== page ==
Cheap groceries: new online service 'could cut a third off your food shopping'

Updated on 02 November 2017 | 2 Comments

A new online service could cut the cost of your groceries by as much as 30% – but there are a few hurdles to overcome first.

A new online service could slash the cost of your grocery shopping by 30% – and potentially cut out supermarkets altogether.

The service, which is set to pilot in 2018, has already seen major suppliers like Unilever and Mars sign up.

Get rewarded for your shopping with a cashback credit card

How it will work

Customers can find products through a portal and buy them directly from the manufacturers. They’ll then be sourced from a network of warehouses and sent to you by a delivery driver.

You’ll be charged the wholesale price for items – which is usually far cheaper than the retail price – and a ‘logistics’ fee to cover storage and transportation.

These costs will likely make up around 10%-15% of the value of an average weekly shopping basket.

If you bought products in the supermarket you’d be paying more to cover the costs involved in running the store, potentially adding an extra 50% on to the cost of your items.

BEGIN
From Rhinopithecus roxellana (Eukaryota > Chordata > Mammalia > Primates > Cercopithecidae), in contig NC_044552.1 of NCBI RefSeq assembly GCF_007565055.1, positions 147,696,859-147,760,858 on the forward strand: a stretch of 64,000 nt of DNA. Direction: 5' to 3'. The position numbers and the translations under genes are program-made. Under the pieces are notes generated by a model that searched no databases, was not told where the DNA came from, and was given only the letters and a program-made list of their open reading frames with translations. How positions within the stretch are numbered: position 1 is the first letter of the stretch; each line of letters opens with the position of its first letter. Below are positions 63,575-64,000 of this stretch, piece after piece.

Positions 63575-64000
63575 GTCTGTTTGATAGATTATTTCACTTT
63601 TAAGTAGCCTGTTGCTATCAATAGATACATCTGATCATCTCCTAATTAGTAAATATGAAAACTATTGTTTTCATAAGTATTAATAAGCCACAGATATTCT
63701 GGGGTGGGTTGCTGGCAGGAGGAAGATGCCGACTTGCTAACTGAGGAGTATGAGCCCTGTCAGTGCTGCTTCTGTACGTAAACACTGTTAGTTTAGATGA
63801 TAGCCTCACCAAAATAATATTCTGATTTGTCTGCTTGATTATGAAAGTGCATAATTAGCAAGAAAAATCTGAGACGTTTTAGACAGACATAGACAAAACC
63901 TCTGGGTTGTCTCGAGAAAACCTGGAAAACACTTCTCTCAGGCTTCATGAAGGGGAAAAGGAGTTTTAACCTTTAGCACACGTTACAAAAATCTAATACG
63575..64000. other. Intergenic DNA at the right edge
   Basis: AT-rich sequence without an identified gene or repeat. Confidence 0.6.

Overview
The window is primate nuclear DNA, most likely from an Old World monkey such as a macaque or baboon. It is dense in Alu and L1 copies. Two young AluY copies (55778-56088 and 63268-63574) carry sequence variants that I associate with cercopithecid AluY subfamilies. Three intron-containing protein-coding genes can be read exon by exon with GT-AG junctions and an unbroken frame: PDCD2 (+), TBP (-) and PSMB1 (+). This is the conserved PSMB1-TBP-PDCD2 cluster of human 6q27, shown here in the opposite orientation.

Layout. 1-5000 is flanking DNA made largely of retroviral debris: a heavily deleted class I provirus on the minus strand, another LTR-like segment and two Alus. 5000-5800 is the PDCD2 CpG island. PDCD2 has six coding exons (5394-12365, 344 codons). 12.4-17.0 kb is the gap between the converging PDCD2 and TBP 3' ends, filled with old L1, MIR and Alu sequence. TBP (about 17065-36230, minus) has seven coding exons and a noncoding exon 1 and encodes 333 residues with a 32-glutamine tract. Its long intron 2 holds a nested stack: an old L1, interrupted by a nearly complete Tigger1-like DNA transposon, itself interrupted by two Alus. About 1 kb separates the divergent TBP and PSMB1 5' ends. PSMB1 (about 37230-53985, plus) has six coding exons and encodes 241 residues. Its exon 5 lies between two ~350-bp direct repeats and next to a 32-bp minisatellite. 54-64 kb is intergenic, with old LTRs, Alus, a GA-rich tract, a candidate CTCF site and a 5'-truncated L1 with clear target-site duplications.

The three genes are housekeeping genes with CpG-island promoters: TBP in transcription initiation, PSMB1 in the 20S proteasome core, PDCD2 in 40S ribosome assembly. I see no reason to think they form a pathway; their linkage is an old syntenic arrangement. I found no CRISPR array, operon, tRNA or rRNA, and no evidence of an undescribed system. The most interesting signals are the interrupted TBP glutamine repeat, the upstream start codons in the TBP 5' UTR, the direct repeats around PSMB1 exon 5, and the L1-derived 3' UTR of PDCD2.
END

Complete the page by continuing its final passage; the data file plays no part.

The service will use ‘blockchain technology’ which connects with shoppers directly, meaning that you'll still get loyalty rewards tailored to what you buy.

Supermarkets negotiate prices of goods with the manufacturers, whereas the new service will let the manufacturers pick their own prices so they may charge higher wholesale prices than supermarkets will accept.

But don’t worry, you’ll still be getting a cheaper price as a shopper.

Does it fit with the changing nature of grocery shopping?

Despite lowering costs, this new service might not be compatible with the way we shop now.

A new report which says that we’re ditching big weekly shops in favour of smaller ‘as and when’ shops.

The Waitrose Food and Drink Report 2017, which looks at shopping habits across all supermarkets, says that two-thirds of us go to the supermarket more than once a day and one in 10 people decide what to buy for an evening meal on the way home from work. 

This helps them avoid over-buying in order to waste less food.

This has been helped along by longer opening hours and more convenience stores.

That said, online delivery services from supermarkets are still popular, so this new service might be more suitable for your store cupboard shop.

Get rewarded for your shopping with a cashback credit card

Read more:

Selling DVDs: musicMagpie versus the competition

Cheap fireworks: cracking offers from Aldi, Lidl, Morrisons & more

11 ASOS money-saving tips and tricks

Black Friday 2017: the 10 items we'll all be buying


Be the first to comment

Do you want to comment on this article? You need to be signed in for this feature

Copyright © All rights reserved.